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    All I know is because my latest Mac is bespoke I ordered it through Shanghai. Within 6 hours of my order being placed it was checked through Shanghai airport, sat for three days in Australian customs then was in my hot little hands within 5 hours of touching down in Auckland. Global economies rock, Australian customs suck and the quality of supposedly oppressed workers is top notch. Somehow I doubt their quality and efficiency would be as good as it is unless the workers had personal investment in their product, a willingness to do their very best. From personal experience quality is a rare commodity when employees are dissatisfied.

  8. #83
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    The only problem with that entire scenario, of course, is that you ordered a Mac...
    Meddle not in the affairs of dragons, for you are crunchy and taste good with ketchup.

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  9. #84
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    Like Dell or HP would have been a better option
    No such thing as a good tax - Churchill

    To make mistakes is human. To blame someone else for your mistake, is strategic.

  10. #85
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    Sorry but a windows based system simply cannot do what I require. For what I need, a windows OS is a model T compared to a DB9. Nothing wrong with them for home use though....

  11. #86
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    Quote Originally Posted by Parihaka View Post
    Sorry but a windows based system simply cannot do what I require. For what I need, a windows OS is a model T compared to a DB9. Nothing wrong with them for home use though....
    You are talking to a guy who needs nothing but Word and Internet
    No such thing as a good tax - Churchill

    To make mistakes is human. To blame someone else for your mistake, is strategic.

  12. #87
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    Quote Originally Posted by Doktor View Post
    You are talking to a guy who needs nothing but Word and Internet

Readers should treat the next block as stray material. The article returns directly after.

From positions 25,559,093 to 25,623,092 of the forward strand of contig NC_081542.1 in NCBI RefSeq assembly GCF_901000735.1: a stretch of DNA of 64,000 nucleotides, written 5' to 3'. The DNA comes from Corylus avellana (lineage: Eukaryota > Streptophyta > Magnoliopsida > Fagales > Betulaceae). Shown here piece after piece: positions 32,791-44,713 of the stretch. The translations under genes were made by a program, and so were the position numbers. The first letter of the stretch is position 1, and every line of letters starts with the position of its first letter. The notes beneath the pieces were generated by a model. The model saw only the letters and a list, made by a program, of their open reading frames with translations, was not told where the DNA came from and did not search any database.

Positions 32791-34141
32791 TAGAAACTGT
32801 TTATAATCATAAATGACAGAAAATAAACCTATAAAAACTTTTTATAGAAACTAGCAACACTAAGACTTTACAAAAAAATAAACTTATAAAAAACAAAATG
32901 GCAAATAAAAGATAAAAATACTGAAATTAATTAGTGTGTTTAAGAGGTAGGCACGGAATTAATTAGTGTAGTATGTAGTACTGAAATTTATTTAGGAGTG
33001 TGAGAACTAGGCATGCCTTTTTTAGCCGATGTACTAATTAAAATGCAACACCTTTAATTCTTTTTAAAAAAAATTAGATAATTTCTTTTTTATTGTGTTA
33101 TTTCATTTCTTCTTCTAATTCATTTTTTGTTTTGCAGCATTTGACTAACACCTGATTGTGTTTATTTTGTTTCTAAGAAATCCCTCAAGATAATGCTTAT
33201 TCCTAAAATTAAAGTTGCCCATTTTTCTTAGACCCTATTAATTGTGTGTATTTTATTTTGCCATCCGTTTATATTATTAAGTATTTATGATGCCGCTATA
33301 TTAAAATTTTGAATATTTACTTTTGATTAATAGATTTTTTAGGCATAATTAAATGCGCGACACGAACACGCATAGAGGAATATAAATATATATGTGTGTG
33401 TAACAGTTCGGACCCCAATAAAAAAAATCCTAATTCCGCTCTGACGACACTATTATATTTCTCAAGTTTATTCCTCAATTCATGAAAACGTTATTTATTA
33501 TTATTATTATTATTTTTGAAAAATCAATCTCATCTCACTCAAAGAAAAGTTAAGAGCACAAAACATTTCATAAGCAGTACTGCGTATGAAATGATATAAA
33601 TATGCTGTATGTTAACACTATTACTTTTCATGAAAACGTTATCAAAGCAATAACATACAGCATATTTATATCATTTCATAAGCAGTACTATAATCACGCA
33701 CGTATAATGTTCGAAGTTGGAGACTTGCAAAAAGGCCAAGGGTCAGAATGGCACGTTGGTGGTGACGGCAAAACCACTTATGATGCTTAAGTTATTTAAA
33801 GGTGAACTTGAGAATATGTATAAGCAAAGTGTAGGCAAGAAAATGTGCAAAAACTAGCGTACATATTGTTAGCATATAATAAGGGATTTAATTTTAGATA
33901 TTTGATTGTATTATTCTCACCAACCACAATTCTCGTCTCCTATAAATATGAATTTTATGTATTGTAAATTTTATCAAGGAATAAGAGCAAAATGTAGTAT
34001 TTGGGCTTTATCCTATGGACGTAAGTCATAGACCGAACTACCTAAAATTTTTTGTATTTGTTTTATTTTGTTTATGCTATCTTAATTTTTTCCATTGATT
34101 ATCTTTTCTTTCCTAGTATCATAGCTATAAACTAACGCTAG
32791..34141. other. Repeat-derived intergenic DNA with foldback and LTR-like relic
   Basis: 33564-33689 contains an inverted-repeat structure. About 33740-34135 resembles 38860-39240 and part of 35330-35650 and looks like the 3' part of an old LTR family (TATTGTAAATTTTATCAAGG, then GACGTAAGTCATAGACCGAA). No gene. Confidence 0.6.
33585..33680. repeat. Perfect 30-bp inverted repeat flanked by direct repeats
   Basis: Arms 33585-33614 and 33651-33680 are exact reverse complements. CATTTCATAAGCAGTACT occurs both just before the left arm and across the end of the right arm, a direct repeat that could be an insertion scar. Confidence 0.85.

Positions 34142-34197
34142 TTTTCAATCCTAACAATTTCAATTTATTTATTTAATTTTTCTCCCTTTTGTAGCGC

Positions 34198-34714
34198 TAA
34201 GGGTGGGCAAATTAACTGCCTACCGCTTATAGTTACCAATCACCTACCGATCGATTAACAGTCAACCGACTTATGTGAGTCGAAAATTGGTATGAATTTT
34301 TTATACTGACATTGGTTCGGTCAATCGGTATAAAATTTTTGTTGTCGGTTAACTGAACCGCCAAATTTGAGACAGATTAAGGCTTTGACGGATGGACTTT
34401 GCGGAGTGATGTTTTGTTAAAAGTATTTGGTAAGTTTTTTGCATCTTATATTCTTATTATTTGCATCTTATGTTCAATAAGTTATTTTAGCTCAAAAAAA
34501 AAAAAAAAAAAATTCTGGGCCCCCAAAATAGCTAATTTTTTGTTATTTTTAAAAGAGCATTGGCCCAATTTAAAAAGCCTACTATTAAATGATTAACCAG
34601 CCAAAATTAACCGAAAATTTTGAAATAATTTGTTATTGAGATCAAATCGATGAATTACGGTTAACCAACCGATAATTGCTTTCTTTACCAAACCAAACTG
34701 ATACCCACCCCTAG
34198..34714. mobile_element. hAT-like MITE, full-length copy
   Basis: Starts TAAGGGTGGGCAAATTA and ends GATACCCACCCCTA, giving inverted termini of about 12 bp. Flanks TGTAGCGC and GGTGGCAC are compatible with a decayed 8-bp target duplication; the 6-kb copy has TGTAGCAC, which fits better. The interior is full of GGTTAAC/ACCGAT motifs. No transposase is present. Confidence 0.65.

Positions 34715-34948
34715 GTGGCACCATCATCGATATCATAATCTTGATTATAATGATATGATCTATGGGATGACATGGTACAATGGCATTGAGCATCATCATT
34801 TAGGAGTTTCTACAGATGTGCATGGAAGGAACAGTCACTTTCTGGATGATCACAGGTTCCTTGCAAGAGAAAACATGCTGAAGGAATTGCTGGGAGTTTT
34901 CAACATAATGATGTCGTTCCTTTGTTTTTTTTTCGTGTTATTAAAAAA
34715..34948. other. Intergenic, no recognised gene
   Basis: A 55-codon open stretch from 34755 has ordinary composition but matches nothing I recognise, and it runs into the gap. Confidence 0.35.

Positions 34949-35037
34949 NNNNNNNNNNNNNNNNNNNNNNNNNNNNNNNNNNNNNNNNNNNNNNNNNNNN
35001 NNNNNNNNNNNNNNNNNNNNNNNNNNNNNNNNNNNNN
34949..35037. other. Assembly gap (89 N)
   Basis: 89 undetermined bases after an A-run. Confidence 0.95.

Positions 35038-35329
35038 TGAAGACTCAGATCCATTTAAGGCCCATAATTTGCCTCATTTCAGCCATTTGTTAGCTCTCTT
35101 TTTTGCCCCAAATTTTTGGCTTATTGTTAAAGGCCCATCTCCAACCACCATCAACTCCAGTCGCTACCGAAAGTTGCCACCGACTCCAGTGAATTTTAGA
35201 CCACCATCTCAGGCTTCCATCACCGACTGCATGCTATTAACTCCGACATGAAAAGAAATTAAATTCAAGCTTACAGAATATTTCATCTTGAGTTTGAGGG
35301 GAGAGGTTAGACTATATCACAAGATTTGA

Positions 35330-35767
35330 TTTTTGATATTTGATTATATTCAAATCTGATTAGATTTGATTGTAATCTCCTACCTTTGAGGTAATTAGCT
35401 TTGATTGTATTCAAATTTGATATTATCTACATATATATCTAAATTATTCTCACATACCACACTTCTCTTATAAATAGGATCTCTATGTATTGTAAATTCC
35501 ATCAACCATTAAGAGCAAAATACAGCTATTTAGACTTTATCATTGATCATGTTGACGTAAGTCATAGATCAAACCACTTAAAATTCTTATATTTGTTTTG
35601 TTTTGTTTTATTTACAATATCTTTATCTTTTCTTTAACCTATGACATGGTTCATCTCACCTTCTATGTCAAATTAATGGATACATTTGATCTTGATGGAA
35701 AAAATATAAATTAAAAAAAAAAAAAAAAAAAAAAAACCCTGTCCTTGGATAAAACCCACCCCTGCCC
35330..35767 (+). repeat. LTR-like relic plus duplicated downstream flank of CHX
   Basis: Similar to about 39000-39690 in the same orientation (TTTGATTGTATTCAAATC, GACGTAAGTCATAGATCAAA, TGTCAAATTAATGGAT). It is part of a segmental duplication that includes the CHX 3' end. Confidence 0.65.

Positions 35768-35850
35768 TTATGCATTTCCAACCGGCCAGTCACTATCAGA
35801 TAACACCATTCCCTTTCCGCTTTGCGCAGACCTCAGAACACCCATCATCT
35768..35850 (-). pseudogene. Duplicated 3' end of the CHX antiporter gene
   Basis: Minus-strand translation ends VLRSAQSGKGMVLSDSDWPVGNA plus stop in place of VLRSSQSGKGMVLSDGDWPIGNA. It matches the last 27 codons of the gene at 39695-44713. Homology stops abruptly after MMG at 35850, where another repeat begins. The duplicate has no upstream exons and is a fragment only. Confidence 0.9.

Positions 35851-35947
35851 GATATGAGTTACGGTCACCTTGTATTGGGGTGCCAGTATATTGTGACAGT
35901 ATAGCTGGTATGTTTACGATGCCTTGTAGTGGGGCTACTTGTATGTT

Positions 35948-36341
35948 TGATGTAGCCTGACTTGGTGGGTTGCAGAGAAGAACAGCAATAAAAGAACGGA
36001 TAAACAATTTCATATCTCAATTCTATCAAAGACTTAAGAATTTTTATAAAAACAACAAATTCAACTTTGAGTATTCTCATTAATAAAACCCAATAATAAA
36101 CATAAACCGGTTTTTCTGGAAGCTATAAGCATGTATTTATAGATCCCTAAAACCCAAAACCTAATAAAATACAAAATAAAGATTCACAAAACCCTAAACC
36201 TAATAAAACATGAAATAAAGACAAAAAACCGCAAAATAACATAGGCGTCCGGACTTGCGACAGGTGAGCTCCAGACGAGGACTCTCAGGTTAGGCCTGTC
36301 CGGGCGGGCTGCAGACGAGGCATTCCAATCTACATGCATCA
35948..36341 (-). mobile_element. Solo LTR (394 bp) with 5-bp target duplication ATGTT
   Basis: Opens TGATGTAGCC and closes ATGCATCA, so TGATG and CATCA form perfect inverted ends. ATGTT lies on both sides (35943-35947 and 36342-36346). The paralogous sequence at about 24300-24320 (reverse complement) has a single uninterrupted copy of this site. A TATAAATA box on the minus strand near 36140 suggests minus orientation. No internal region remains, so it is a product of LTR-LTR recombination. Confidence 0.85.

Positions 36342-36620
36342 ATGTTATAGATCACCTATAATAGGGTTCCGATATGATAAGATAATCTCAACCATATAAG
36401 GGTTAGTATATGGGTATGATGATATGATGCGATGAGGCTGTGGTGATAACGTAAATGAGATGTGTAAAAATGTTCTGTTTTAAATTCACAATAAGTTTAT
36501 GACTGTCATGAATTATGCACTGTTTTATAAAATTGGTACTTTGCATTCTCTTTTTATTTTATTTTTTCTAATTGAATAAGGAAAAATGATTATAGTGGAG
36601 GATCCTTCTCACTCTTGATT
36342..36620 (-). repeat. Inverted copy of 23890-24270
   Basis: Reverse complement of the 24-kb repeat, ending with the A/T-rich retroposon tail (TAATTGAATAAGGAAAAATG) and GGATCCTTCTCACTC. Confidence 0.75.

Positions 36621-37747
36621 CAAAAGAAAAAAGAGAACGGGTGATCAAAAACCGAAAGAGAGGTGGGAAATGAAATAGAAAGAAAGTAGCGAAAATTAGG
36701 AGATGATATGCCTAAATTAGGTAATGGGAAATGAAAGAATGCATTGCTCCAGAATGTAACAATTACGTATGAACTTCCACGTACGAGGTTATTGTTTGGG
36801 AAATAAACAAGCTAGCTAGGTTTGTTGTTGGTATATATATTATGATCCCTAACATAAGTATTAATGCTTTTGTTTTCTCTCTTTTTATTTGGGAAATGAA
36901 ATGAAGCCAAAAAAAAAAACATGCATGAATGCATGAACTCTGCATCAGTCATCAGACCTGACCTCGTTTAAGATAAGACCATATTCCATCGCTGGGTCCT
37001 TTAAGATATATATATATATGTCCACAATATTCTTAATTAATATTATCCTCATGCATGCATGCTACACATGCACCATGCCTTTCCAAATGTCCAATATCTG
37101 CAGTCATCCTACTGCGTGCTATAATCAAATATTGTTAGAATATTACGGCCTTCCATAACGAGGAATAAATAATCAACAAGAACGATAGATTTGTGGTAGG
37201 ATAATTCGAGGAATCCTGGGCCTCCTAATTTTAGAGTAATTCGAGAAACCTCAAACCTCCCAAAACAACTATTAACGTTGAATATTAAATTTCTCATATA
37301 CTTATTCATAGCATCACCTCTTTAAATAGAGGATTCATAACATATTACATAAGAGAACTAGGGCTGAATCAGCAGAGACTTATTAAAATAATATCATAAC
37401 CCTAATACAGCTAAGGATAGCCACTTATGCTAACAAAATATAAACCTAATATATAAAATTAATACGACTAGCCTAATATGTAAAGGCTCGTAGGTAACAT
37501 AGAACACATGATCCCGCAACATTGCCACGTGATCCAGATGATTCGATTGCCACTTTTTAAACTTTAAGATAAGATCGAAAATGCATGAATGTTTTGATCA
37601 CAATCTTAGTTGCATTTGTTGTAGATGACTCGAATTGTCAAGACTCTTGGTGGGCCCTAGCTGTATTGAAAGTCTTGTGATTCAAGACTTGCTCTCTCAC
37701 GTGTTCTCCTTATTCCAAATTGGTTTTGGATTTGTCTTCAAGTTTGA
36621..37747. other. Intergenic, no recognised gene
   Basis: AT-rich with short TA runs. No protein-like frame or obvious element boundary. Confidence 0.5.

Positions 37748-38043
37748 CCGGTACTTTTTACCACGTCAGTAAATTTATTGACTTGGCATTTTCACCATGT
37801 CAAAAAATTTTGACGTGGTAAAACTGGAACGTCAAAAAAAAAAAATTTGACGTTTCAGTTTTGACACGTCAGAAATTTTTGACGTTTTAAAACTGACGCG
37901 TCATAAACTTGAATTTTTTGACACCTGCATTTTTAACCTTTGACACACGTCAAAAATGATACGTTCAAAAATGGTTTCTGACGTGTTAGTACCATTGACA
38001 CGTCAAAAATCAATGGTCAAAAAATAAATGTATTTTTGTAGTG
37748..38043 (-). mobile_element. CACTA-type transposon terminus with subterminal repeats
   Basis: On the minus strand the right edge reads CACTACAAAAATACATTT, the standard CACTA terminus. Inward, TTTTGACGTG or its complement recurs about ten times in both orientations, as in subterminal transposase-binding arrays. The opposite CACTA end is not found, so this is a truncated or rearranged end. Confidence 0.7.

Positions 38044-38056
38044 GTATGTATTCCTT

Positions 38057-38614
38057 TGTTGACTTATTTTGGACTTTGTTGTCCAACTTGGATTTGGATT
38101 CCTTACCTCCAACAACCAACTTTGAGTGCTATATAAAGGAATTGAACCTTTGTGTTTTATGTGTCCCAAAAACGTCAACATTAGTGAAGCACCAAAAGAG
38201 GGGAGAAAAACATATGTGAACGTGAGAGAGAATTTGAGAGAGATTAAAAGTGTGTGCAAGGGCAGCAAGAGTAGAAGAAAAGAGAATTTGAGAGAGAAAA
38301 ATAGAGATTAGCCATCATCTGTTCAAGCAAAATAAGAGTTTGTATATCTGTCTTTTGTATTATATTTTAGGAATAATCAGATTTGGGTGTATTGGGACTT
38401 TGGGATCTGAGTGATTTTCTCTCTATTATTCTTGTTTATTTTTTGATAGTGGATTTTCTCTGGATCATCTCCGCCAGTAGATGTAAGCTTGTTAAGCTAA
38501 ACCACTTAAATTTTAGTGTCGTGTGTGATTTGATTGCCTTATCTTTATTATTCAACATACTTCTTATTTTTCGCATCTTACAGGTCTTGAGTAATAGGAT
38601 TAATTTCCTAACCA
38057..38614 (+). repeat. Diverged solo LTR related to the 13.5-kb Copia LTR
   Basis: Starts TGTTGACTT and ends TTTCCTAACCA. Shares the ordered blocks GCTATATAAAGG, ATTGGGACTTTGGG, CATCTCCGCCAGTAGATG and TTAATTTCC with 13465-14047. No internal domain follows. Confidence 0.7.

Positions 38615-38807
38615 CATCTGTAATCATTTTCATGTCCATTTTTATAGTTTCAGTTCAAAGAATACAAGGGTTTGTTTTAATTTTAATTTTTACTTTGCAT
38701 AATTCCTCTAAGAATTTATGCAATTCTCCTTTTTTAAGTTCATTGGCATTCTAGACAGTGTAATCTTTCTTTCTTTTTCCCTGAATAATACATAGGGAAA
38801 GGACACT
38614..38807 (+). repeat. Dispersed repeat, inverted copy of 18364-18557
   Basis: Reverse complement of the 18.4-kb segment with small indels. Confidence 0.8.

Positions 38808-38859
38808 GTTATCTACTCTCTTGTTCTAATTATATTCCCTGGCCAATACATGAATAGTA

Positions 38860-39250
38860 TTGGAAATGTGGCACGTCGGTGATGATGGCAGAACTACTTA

I know

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    Quote Originally Posted by omon View Post
    you mean you know better what they should do with their life??

    wheather their desision is right or wrong, time will tell, but no one has more right to deside that but them.
    Oh I agree that I don't know better either, but then again, neither do their folks, or themself in most case at that point in their life. There must be some better middle ground out there then just say let them pick whatever they want to do... including not going to school after 15 (or even earlier ) and start working etc. Not to meantion there is legitimate issue of demand and supply, if everyone wants to be a doctor we'd also have some serious issue for example.

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    Quote Originally Posted by RollingWave View Post
    Oh I agree that I don't know better either, but then again, neither do their folks, or themself in most case at that point in their life. There must be some better middle ground out there then just say let them pick whatever they want to do... including not going to school after 15 (or even earlier ) and start working etc. Not to meantion there is legitimate issue of demand and supply, if everyone wants to be a doctor we'd also have some serious issue for example.
    The Taiwanese obsession of pushing everyone (or at least a lot of people) into professions like medicine and engineering may be way a lot of wages are stagnant there (though I'm drawing off of personal experience and anecdotal evidence, so I could be very wrong).

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    Quote Originally Posted by Skywatcher View Post
    The Taiwanese obsession of pushing everyone (or at least a lot of people) into professions like medicine and engineering may be way a lot of wages are stagnant there (though I'm drawing off of personal experience and anecdotal evidence, so I could be very wrong).
    That is a mostly correct observation, right now bus drivers make more than about 70-80% of the college grads under 30. and probably a very significant percentage of post-graduate grads as well. part of that is the boom of demand due to an explosive growth in tourism lately, but another part is the underlying problem that there's simply not enough supply of folks willing to drive trucks and buses, despite the fact that it's paying pretty well. and working condition is hardly worse then working for a lot of high tech industries.

    For example, substitute teachers are paid like crap, but many lineup to do that, hoping one day to become official teachers (but has a pretty low ration and a ton of competitors).

    The rather ironic part (or at least saving grace I guess) is that folks here are usually willing to work for REALLY shitty pay as long as it's in something they deem white collared, so unemployement is still pretty low, but the inefficency of the entire employement structure is pretty damn obvious. No one wants to be a maid / house work helper anymore, despite some folks willing to pay very high wages for any competent worker (inside we important many from SE Asia to do that line of work, where often there are all sorts of cultural and language conflicts).
    Last edited by RollingWave; 06 Feb 12, at 10:02.